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Figure 1: The effects of high-mobility group box protein 1 (HMGB1) are dependent on complex formation with different ligands. The figure depicts a possible, highly simplified scenario for the mechanisms for the various functions of HMGB1. During initiation of inflammation from infection, the abundant presence of Toll-like receptor (TLR) ligands will induce signaling through TLR, resulting in strong, proinflammatory cytokine production. The limited presence of HMGB1 at this stage will lead to weak signaling through receptor for advanced glycation endproducts (RAGE), thereby inducing only limited cell migration, proliferation, and differentiation. During the expansion phase of inflammation, an increased concentration of HMGB1, released from both activated and dead cells, occurs at the same time that TLR ligands are still present. Immune complexes formed between HMGB1 and TLR ligands can induce signaling through RAGE and TLR receptors in close proximity to each other. This signaling can increase and possibly prolong cytokine production as well as enhance cell migration, proliferation, and differentiation. During the regeneration/repair phase of inflammation, TLR ligands decrease in amount while HMGB1 is still abundant. This situation will cause signaling primarily through RAGE alone, leading to cell migration, proliferation, and differentiation while cytokine production diminishes. The illustration above shows complex formation between HMGB1 and TLR ligands. It is also possible that endogenous, non-TLR signaling, danger molecules can form complexes with HMGB1 and affect HMGB1 function in a similar way. HMGB1 can also enhance cytokine production when complexed to either lipopolysaccharide or interleukin-1β. The scenario described for the regeneration and repair phase of inflammation would also pertain to the function of HMGB1 during nerve sprouting, muscle cell regeneration, and other non-inflammatory circumstances in which the presence of HMGB1 has been described.

Mentions: In this construct on the function of HMGB1, the important issue is not the contribution of any possible 'contamination' of purified HMGB1 in in vitro experiments but rather the actual function of the protein in vivo. We therefore would suggest that HMGB1 functions in vivo to enhance inflammation by binding PAMPs, DAMPs, and cytokines to promote dual-receptor interactions that may be especially effective because of their proximity. These receptors include RAGE, TLRs, β2-integrin Mac-1, and possibly others. HMGB1-dependent activation and recruitment of neutrophils have recently been described to require a functional interplay between Mac-1 and RAGE [26]. Thus, HMGB1 may act synergistically with other immunostimulatory molecules to modulate their interaction with cells and amplify their activity because of their physical association (Figure 1).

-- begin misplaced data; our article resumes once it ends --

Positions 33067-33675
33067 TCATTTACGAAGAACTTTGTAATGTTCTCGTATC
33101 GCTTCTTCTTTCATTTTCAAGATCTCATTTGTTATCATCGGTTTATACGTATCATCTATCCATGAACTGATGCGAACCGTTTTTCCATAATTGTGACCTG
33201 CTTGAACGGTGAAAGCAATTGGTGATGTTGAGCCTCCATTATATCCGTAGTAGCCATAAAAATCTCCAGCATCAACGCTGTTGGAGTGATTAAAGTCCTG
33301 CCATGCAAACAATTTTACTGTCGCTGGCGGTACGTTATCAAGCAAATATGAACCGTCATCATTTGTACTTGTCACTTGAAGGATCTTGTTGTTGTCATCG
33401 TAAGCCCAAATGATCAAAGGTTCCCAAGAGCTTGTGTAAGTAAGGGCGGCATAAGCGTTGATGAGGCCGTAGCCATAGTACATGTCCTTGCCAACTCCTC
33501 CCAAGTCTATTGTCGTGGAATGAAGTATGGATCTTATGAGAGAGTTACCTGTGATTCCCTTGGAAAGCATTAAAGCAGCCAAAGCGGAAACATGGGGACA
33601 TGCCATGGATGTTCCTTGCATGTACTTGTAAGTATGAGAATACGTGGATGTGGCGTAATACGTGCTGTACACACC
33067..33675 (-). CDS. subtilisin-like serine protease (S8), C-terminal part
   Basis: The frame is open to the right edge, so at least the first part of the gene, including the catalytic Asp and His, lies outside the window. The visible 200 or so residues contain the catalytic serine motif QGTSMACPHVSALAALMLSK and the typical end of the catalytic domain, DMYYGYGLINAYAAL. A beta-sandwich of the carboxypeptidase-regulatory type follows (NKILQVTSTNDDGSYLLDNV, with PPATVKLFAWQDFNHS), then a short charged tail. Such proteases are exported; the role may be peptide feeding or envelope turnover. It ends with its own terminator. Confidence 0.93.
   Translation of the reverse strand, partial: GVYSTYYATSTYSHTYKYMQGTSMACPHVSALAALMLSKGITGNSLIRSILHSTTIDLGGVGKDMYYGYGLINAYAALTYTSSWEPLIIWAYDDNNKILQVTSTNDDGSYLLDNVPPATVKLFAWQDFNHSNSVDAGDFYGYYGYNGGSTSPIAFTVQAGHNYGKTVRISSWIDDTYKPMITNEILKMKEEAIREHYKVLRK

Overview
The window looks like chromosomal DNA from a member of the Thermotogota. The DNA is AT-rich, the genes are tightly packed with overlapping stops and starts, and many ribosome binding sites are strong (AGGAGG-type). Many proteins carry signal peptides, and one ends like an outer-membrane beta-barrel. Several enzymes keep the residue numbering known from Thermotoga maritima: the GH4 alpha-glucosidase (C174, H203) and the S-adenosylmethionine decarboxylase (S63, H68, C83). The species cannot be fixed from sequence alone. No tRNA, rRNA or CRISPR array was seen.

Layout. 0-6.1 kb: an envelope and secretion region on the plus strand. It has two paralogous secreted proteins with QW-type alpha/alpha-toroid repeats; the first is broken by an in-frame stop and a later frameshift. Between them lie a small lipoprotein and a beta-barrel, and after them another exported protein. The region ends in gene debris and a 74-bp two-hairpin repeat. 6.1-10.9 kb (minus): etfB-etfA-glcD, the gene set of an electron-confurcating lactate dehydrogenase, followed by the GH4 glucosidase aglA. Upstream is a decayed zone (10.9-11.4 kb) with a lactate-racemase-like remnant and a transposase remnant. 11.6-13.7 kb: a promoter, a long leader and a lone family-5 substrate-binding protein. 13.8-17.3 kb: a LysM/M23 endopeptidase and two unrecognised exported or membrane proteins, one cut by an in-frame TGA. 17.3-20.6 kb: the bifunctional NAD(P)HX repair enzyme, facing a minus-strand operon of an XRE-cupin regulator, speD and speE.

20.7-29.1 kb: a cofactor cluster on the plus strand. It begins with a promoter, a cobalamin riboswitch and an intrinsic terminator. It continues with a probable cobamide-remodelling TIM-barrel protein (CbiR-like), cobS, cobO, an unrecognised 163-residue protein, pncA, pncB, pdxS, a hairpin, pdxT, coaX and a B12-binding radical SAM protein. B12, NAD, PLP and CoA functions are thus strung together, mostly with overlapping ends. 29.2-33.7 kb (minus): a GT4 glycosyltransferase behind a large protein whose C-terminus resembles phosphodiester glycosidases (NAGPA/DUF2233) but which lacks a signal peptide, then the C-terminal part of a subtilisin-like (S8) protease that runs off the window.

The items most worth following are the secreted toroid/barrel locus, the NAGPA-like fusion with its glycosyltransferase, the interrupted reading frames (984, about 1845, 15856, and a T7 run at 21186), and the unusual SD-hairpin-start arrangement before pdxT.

High-mobility group box protein 1 (HMGB1): an alarmin mediating the pathogenesis of rheumatic disease.

Pisetsky DS, Erlandsson-Harris H, Andersson U - Arthritis Res. Ther. (2008)

The effects of high-mobility group box protein 1 (HMGB1) are dependent on complex formation with different ligands. The figure depicts a possible, highly simplified scenario for the mechanisms for the various functions of HMGB1. During initiation of inflammation from infection, the abundant presence of Toll-like receptor (TLR) ligands will induce signaling through TLR, resulting in strong, proinflammatory cytokine production. The limited presence of HMGB1 at this stage will lead to weak signaling through receptor for advanced glycation endproducts (RAGE), thereby inducing only limited cell migration, proliferation, and differentiation. During the expansion phase of inflammation, an increased concentration of HMGB1, released from both activated and dead cells, occurs at the same time that TLR ligands are still present. Immune complexes formed between HMGB1 and TLR ligands can induce signaling through RAGE and TLR receptors in close proximity to each other. This signaling can increase and possibly prolong cytokine production as well as enhance cell migration, proliferation, and differentiation. During the regeneration/repair phase of inflammation, TLR ligands decrease in amount while HMGB1 is still abundant. This situation will cause signaling primarily through RAGE alone, leading to cell migration, proliferation, and differentiation while cytokine production diminishes. The illustration above shows complex formation between HMGB1 and TLR ligands. It is also possible that endogenous, non-TLR signaling, danger molecules can form complexes with HMGB1 and affect HMGB1 function in a similar way. HMGB1 can also enhance cytokine production when complexed to either lipopolysaccharide or interleukin-1β. The scenario described for the regeneration and repair phase of inflammation would also pertain to the function of HMGB1 during nerve sprouting, muscle cell regeneration, and other non-inflammatory circumstances in which the presence of HMGB1 has been described.